A property known as The Hoodoos – Columbia Wetlands is now protected from development by the Nature Trust of BC.
Officials with the Nature Trust said the 143-ace piece of land is ecologically important natural wetlands.
“Wetlands, considered one of the most productive ecosystems in the world, are a natural and effective tool in combating climate change through their ability to act as a sponge, and reduce flooding during heavy rainfall,” said Nature Trust staff. “Additionally, they provide food and habitat for many species, including insects, reptiles, fish, birds and mammals.”
The property also contains open, native grassland, which officials said covers less than 1 per cent of B.C.’s land base and provides habitats for more than 30 per cent of the province’s at-risk species.
“Grasslands support more threatened and endangered plants and animals than any other habitat type in the province. With the East Kootenay irreversibly losing native grasslands due to urbanization and agriculture, it is crucial we protect the undisturbed grasslands that remain,” said the Nature Trust.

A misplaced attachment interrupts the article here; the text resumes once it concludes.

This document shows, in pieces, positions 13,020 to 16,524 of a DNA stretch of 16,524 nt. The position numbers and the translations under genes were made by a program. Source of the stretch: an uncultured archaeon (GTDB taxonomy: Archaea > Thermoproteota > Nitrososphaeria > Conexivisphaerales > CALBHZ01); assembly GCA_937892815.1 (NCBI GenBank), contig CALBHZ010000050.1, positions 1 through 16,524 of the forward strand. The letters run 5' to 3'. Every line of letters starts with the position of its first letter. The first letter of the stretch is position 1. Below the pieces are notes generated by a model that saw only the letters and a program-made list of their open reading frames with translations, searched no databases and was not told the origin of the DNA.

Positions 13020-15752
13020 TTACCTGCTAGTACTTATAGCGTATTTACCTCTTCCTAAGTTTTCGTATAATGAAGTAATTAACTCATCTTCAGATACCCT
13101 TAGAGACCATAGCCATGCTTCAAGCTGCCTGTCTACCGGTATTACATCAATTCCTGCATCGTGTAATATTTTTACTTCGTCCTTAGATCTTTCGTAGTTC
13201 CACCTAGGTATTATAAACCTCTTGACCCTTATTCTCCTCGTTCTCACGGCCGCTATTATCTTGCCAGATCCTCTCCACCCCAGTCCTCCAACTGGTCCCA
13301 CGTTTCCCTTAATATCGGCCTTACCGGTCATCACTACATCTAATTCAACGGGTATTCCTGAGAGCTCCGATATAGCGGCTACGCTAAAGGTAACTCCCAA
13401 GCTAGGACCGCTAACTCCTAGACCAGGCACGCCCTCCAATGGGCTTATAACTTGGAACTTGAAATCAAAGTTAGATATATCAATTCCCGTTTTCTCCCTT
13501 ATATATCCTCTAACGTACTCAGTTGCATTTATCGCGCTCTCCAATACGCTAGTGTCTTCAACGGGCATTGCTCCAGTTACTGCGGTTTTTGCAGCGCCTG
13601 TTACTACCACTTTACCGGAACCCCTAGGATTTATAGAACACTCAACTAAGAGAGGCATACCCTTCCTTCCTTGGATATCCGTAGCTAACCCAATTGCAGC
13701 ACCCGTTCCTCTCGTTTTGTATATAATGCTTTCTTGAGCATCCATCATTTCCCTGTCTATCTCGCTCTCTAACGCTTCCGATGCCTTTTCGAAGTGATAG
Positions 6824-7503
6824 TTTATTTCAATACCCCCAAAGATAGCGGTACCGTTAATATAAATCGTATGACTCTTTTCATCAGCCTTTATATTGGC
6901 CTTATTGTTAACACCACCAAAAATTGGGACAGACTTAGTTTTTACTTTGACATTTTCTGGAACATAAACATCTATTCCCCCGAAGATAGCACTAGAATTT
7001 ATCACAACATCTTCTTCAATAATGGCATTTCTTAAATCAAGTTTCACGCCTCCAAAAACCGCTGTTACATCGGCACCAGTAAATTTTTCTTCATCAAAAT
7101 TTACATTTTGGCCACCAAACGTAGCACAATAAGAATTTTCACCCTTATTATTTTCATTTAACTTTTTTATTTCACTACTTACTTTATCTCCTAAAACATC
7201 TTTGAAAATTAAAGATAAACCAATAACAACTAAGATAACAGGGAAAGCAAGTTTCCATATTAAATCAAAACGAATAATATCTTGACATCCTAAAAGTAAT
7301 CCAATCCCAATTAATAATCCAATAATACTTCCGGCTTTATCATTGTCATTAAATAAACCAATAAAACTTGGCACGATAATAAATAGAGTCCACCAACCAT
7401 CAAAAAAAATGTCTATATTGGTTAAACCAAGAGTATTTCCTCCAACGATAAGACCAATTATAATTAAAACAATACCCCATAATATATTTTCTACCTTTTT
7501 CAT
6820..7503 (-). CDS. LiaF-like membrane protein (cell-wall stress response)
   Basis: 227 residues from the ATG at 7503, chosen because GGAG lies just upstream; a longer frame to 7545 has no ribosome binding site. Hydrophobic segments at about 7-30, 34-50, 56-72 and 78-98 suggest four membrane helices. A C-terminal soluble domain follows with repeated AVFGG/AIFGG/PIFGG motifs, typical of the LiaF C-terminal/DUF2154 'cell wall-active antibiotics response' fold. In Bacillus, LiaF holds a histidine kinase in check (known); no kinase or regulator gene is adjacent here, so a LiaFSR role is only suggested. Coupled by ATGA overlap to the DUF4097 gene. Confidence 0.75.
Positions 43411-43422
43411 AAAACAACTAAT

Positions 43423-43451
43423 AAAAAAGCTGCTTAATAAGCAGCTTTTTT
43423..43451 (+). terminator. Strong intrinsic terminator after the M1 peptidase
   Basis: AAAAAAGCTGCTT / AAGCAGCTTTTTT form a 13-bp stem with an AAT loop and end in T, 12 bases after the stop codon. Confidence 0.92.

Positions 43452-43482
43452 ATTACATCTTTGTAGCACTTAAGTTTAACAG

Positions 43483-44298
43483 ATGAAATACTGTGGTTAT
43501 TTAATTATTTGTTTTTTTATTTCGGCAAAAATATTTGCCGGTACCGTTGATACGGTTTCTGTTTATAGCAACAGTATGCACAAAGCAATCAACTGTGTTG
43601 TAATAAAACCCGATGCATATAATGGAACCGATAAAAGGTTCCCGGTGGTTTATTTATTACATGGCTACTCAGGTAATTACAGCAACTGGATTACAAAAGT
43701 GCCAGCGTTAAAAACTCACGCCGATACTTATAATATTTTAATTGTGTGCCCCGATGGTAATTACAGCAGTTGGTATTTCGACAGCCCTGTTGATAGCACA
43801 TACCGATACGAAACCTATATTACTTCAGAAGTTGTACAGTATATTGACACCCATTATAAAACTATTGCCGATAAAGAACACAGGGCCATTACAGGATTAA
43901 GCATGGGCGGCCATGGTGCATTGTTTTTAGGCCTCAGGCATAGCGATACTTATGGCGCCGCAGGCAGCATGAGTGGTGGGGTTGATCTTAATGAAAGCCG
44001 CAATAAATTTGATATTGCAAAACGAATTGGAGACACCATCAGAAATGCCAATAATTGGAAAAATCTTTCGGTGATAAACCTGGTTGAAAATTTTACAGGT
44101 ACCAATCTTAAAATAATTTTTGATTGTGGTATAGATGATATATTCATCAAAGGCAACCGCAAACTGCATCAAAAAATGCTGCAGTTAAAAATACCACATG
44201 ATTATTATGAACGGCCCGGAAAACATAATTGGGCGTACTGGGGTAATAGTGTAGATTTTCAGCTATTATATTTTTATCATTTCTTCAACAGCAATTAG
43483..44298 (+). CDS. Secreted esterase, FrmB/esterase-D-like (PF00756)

A number of migratory bird species make the region their home when they stop on their long journey.
According to the Nature Trust, the purchase adds to a continuous area of over 11,000 acres of relatively undisturbed wetlands, riparian, and grassland habitat.
While the land is under conservation and will be protected from development, people will still be in the area.
“There’s always important land management work to be done in terms of managing the habitat, looking out for invasive weeds, making sure that we have appropriate fences to manage the impacts of livestock, that sort of thing,” said Jasper Lament, Nature Trust of BC CEO. “We’ll be taking care of the property from now on and into the future.”
Lament added that most of the habitat is intact and will not need restoration work.